Since November 2008, I have been participating in roundtable discussions on immigration policy with a group of academics, policy analysts, community leaders, and former government officials brought together by the Brookings Institution and the Kenan Institute for Ethics at Duke University. The participants ranged across the political spectrum and had different perspectives on immigration. But over the course of 10 months, we were able to converge on a set of broad recommendations that we believe can win political support and bring about long-delayed reform in immigration policy.
Below are some of the report’s most noteworthy proposals:
- It unequivocally sets a goal of dramatic reduction in illegal immigration, and creates a mechanism to achieve that.
- It offers a carefully synchronized plan for stricter enforcement in workplace. It would establish a mandatory verification system and legalization regime simultaneously. This “trust but verify” approach is intended to avoid a repeat of what happened after the last major reform in 1986: there was legalization but not a sustained effort to identify undocumented workers, so that there was no effective deterrent against further illegal immigration.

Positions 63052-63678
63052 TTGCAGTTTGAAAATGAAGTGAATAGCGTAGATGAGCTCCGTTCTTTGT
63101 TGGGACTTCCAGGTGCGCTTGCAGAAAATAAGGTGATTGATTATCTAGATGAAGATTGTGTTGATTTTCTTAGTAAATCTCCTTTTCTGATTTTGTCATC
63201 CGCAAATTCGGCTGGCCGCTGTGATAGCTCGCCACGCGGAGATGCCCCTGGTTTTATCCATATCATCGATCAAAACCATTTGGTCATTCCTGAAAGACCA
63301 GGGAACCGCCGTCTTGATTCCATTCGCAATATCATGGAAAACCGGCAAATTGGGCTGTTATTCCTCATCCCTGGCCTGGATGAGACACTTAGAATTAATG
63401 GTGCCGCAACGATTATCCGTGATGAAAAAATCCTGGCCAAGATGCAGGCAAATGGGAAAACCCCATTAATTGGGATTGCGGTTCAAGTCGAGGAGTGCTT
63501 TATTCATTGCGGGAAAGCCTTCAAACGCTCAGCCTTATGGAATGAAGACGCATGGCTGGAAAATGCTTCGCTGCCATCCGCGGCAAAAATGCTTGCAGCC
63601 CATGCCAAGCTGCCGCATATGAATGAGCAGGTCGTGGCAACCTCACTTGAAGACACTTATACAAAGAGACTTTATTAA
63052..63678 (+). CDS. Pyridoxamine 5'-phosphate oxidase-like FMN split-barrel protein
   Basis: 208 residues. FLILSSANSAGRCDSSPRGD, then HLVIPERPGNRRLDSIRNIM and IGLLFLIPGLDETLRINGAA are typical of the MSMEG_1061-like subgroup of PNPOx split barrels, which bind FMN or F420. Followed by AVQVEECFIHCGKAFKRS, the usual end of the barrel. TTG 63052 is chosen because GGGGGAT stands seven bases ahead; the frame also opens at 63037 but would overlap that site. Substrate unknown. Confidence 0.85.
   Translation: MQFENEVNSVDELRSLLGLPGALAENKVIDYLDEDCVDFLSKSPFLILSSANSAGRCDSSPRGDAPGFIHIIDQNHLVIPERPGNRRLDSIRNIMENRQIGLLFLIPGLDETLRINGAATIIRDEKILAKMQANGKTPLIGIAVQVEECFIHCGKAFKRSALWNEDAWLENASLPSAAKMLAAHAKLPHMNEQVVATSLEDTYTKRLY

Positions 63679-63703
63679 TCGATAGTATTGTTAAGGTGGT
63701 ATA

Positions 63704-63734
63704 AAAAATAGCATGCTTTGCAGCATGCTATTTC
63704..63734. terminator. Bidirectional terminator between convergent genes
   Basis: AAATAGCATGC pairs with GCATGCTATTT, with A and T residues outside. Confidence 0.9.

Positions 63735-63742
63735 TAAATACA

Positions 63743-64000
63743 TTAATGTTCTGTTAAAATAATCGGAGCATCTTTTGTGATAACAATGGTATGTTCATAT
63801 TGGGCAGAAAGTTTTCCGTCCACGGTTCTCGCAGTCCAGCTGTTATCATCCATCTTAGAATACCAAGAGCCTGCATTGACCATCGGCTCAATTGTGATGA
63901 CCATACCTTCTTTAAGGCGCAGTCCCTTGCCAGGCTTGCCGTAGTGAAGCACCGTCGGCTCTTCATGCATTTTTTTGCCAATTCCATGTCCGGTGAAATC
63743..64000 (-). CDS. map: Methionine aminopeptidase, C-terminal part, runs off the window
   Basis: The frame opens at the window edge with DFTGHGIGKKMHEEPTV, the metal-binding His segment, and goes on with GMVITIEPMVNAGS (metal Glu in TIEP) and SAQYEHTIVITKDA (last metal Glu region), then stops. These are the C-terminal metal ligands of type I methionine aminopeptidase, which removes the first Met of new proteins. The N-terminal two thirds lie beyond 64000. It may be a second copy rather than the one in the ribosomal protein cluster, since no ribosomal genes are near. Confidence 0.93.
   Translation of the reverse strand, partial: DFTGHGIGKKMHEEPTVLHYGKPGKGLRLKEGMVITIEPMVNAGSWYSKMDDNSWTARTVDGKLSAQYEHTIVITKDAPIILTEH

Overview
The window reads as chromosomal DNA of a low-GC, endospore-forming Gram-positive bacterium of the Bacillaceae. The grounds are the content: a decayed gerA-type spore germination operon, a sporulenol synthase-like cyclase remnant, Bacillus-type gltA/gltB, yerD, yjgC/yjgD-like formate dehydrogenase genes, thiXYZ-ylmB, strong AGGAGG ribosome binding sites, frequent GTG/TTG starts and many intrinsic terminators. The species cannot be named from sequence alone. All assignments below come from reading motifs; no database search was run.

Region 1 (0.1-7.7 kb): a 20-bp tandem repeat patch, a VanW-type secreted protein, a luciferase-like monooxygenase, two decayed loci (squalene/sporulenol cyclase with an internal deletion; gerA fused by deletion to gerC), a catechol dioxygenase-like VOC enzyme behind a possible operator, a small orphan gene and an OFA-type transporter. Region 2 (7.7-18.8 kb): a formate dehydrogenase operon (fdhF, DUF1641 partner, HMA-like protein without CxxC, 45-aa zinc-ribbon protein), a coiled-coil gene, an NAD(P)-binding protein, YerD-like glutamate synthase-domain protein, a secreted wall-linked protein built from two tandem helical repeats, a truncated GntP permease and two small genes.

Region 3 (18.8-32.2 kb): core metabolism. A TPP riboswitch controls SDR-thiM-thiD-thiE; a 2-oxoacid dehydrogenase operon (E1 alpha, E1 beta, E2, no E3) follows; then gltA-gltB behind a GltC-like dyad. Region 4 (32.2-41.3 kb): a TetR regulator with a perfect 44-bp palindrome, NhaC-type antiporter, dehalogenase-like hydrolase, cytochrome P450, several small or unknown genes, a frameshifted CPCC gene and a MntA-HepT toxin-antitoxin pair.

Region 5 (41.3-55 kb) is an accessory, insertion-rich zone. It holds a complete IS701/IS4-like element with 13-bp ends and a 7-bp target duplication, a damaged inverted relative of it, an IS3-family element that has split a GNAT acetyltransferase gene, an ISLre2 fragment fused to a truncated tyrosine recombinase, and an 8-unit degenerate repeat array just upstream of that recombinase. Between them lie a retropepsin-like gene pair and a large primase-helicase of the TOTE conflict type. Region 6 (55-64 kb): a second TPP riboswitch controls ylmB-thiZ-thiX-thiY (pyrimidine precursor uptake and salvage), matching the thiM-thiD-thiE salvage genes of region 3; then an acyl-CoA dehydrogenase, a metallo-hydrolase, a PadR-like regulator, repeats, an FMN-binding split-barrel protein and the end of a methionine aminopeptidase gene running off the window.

- It begins to shift the basis on which immigrants are admitted from reunification of extended families to skills, and increases visas for skilled immigrants.
- It replaces temporary work visas with provisional, five-year ones. The point is to require that foreign workers go home after five years or get on track for legal permanent resident status.
- It calls for an immigration commission that would make specific recommendations to Congress on how many immigrants to admit. It’s an action-forcing mechanism: Congress would have to adopt, amend, or replace the recommendations within a set period of time.
- It puts a new office in the White House to oversee efforts to assimilate new Americans.
- It acknowledges the special case of Mexico as by far the biggest source of illegal immigrants, and calls for new ways to promote regional cooperation on immigration, guns, and drugs.
To read the report, click here.